Jason Slotkin, Barbara Sprunt
Updated at 7:48 p.m. ET
In a grim assessment of the COVID-19 pandemic, President Trump on Saturday predicted that the coming week would be "one of the toughest weeks" of the outbreak. At the same time, the president expressed his frustration with the toll social distancing measures are taking on the economy, saying "we cannot let this continue."
With data projecting cases in at least three regions hitting their peaks within seven days, the president told reporters that the United States could see its deadliest week since the coronavirus outbreak began. At least 7,100 Americans have already died in the outbreak.
"There's going to be a lot of death, unfortunately. There will be a lot of deaths," the president said at a briefing of the White House coronavirus task force.
The president said that the U.S. military would be sending 1,000 personnel — doctors, nurses, respiratory experts and others — to New York, the current epicenter of the U.S. outbreak. He also touted efforts to assist in building makeshift hospitals there.
But Trump soon pivoted to a frequently-used assertion, arguing that "that the cure could not be worse than the virus" and saying the country should re-open soon. He resisted calls for a nationwide lockdown and expressed his disappointment that he'd be watching Easter services from a laptop.
"At a certain point," the president said, "some hard decisions are going to have to be made" regarding social distancing guidelines currently in place for most of the country.
The president's remarks stood in contrast to task force member Dr. Anthony Fauci, the director of the National Institute of Allergy and Infectious Diseases, who emphasized the importance of social distancing in mitigating the spread of the virus.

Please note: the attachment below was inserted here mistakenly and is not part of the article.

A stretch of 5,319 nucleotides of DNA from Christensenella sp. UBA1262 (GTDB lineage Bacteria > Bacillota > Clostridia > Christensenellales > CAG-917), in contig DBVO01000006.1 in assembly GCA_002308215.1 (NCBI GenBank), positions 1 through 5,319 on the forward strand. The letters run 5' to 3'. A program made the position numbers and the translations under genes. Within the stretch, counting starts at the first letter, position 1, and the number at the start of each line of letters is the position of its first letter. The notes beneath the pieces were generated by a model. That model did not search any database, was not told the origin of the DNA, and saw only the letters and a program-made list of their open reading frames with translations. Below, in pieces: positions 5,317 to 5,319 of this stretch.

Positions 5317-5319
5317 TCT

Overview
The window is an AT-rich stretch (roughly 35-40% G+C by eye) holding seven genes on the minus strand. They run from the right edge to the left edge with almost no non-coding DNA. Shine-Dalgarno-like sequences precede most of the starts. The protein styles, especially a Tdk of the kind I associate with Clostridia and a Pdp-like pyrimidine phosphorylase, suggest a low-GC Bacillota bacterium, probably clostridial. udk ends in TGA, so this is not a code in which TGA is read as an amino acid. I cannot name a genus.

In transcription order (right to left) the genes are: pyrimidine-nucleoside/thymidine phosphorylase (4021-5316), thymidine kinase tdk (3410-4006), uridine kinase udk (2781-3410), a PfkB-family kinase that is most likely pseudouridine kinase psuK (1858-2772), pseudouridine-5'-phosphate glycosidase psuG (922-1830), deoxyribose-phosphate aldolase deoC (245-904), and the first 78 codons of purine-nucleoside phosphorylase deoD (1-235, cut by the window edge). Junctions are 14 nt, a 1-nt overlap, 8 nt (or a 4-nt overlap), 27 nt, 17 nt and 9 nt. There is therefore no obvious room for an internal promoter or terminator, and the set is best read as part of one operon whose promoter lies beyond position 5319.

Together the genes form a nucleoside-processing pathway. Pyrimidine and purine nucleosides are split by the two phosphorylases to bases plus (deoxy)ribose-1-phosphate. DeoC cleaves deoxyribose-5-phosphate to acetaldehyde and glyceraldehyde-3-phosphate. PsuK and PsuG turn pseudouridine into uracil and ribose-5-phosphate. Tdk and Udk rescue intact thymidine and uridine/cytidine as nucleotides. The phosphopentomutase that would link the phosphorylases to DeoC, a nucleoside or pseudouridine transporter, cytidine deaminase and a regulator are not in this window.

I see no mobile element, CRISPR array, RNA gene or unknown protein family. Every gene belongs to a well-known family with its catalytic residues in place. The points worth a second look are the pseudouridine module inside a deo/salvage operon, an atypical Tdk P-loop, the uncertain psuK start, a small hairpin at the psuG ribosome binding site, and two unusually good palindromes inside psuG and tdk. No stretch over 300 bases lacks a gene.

"Let's take this to the bank, that mitigation works. So, it does," Fauci told reporters.
During the briefing, the president once again encouraged the use of hydroxychloroquine, a drug used to treat lupus and prevent malaria that is being tested as a possible coronavirus treatment.
The president has been criticized for overstating the effectiveness of the drug, which remains in early testing as a treatment for the coronavirus. There remains no solid evidence that the drug is an effective COVID-19 treatment, and medical experts warn that using it for that purpose could exhaust supplies for those who need it.
Trump also took aim at governors over their requests for medical equipment — most notably, ventilators. Without mentioning specific names, he accused governors of playing politics and said fear of a shortage was causing states to "inflate" requests.
"If a state has ventilators that they know they're not going to need, they should give them over and we should move them with the others," Trump said during the briefing.
Saturday's briefing follwed the announcement on Friday that the administration plans to reimburse hospitals for treating uninsured patients infected with the coronavirus. That had been a key question throughout the week, as concerns over how people who have neither private insurance nor qualify for Medicaid will pay for treatment or testing.
Treasury Secretary Steven Mnuchin vowed to get direct payments to Americans within two weeks, one week ahead of the initial timeline. But concerns abound over whether that will be possible, with a memo drafted by House Democrats suggesting it may take as long as 20 weeks for some to get payments.
On Friday evening, the White House announced Trump nominated Brian Miller to serve as the overseer of the multi-trillion-dollar federal spending associated with the coronavirus response effort. House Democrats had called for more oversight of the package.
These economic measures come as the Centers for Disease Control and Prevention announced new recommendations Friday for personal protection against the contagion.
The CDC suggests people wear cloth or fabric face coverings when in public to help prevent spreading of the virus, particularly by asymptomatic people. The guidelines aren't particularly detailed, and Trump has emphasized that this is a voluntary measure. He said he doesn't expect to wear a face mask himself.
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